What Needs CPHS/OPHS Review

Anyone uncertain as to whether or not their project requires review should contact OPHS for assistance.


All activities, regardless of funding source or whether the activity is funded, that involve the engagement of University of California Berkeley (UCB) employees or agents (including faculty, staff, and students) in the conduct of human subjects research must be reviewed and approved by the CPHS, or determined to qualify for exempt status by OPHS. In general, the activity must meet the definition of “research” and the research must involve “human subjects” in order to fall within the purview of CPHS/OPHS. Nevertheless, it is important to be aware that there are some exceptions to this rule.

Important Definitions

(Note: These definitions are UC Berkeley’s interpretation of the definitions of “Research” and “Human Subject” set forth in federal regulations at 45 CFR 46.102. The FDA has a different definition of human subjects research, as detailed in the next section.)

1. Research means a systematic investigation, including research development, testing and evaluation, designed to develop or contribute to generalizable knowledge.

Systematic investigation means a study or examination involving a methodical procedure or plan.

Generalizable knowledge means conclusions, facts, or principles derived from particulars (individual subjects, medical records, etc.) that are applicable to or affect a whole category (members of a class, kind, or group, a field of knowledge, etc.) and enhance scientific or academic understanding.

Design refers to the purpose of the investigation. Some investigations are exploratory or are intended to train students and are not designed to produce generalizable knowledge. It is important to note that although some projects involving qualitative data collection or projects that are exploratory in nature may not have specific aims and hypotheses at the outset of the research, these are still systematic investigations designed to contribute to generalizable knowledge if the purpose of the project is to archive results for future research, compare results to other assessments, or draw conclusions.

2. Human Subject means a living individual about whom an investigator conducting research:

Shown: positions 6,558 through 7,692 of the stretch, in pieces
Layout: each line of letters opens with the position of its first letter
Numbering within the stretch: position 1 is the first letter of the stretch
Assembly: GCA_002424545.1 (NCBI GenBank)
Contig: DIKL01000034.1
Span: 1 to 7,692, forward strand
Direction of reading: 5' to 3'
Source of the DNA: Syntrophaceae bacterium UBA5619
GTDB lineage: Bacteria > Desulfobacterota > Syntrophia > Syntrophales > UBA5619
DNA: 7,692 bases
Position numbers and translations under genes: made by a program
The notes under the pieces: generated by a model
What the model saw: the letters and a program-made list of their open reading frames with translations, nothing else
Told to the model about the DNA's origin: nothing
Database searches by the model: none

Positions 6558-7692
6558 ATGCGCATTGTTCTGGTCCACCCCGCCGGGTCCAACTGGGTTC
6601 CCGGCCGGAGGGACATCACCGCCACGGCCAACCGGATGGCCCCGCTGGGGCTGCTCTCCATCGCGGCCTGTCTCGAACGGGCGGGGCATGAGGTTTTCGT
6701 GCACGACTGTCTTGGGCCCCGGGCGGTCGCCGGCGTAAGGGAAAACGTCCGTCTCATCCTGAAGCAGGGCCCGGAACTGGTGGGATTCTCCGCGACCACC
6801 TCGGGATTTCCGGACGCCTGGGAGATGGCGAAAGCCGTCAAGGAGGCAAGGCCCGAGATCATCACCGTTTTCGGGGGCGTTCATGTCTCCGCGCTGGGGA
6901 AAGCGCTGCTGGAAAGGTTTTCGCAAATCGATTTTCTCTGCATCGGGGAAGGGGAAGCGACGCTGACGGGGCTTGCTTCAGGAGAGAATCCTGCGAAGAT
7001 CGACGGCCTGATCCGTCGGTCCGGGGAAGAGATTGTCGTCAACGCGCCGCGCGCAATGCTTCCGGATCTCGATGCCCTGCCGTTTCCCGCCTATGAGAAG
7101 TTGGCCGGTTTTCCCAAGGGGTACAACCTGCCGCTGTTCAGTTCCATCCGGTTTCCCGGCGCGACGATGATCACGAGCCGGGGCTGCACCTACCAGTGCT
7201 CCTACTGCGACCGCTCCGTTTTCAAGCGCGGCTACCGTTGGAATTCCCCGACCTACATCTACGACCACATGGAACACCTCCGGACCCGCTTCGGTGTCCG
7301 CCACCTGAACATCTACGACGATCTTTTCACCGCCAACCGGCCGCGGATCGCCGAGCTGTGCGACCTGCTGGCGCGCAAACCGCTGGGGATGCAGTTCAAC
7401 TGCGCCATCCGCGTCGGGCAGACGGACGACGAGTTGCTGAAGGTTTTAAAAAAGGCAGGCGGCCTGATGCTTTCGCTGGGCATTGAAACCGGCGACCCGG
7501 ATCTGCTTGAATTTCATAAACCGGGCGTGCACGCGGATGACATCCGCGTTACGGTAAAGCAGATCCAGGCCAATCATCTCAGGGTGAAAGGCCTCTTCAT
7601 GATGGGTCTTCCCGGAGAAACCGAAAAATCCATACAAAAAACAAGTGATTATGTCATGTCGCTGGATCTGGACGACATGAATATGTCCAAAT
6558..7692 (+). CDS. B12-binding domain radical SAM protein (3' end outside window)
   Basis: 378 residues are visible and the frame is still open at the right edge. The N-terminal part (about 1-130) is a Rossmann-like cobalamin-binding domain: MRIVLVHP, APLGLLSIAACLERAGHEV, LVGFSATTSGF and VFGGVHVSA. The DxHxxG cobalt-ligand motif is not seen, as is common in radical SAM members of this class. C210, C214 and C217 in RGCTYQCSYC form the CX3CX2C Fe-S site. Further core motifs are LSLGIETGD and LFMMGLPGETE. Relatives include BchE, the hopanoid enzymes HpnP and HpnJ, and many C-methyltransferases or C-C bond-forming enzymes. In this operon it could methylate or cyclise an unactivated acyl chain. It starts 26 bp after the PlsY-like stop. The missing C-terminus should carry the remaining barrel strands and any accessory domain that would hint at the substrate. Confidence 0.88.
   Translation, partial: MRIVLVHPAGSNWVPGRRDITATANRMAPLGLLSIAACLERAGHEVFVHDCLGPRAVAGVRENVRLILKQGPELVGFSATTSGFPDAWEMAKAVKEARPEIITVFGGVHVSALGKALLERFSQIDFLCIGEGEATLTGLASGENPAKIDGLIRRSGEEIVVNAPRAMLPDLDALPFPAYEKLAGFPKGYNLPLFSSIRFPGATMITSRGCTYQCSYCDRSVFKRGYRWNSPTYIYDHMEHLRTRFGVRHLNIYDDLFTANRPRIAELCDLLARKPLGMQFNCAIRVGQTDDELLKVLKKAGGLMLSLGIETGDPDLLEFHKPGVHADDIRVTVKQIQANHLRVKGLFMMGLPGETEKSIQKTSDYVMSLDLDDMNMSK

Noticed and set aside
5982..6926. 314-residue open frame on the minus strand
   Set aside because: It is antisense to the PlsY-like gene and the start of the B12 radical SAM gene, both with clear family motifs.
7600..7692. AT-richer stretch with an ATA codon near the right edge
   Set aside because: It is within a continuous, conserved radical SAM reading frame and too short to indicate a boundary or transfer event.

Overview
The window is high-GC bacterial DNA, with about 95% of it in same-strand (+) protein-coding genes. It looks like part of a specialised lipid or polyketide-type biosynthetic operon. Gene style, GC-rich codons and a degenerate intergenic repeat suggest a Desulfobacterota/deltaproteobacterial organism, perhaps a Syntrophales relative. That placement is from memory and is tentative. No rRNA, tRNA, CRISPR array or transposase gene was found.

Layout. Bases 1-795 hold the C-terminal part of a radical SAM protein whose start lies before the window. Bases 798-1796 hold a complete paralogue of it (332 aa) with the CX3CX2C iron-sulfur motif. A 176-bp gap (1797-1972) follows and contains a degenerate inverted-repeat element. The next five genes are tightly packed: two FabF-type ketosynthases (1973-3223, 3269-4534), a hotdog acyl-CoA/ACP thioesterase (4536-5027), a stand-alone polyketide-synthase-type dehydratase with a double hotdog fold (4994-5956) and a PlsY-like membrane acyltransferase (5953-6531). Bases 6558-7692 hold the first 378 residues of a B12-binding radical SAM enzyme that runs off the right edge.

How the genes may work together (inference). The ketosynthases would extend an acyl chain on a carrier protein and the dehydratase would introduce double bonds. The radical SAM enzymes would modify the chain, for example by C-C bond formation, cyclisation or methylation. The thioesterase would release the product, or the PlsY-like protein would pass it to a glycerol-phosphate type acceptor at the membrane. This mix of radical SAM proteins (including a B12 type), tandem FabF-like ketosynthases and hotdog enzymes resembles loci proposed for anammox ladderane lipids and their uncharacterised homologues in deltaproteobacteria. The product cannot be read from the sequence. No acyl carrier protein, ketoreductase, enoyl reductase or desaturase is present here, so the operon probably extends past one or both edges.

1. Obtains information or biospecimens through intervention or interaction with the individual, and uses, studies, or analyzes the information or biospecimens; or
  2. Obtains, uses, studies, analyzes, or generates identifiable private information or identifiable biospecimens.

Intervention includes both physical procedures by which data are gathered (e.g., venipuncture) and manipulations of the subject or the subject’s environment that are performed for research purposes.

Interaction includes communication or interpersonal contact between investigator and subject.

Private information includes information about behavior that occurs in a context in which an individual can reasonably expect that no observation or recording is taking place, and information which has been provided for specific purposes by an individual and which the individual can reasonably expect will not be made public (e.g., a medical or school record). In order to meet the above definition, private information must be individually identifiable (i.e., the identity of the subject is known or may readily be ascertained by the investigator or associated with the information) in order for the investigation to constitute research involving human subjects. In general, private information is considered to be individually identifiable when it can be linked to specific individuals by the investigator(s) either directly or indirectly through coding systems, or when characteristics of the information obtained are such that by their nature a reasonably knowledgeable person could ascertain the identities of individuals.

3. *Exceptions to the above definitions

Coded Private Information or Biological Specimens: As explained above, private information is generally considered to be identifiable when it can be linked to specific individuals by the investigator either directly or indirectly through coding systems. However, under specific conditions, coded private information or biological specimens are not considered to be individually identifiable and their use would not be considered research involving human subjects. See Research with Coded Private Information or Biological Specimens below.

State of California Decedent Medical Records and Death Data Files: Although the above definition of a human subject includes only living individuals, thereby excluding decedents, health information of the deceased and death data files are protected under federal and State of California regulations. As a result, the use of these records for research purposes may require CPHS review. See Decedent Medical Records and Death Data Files below.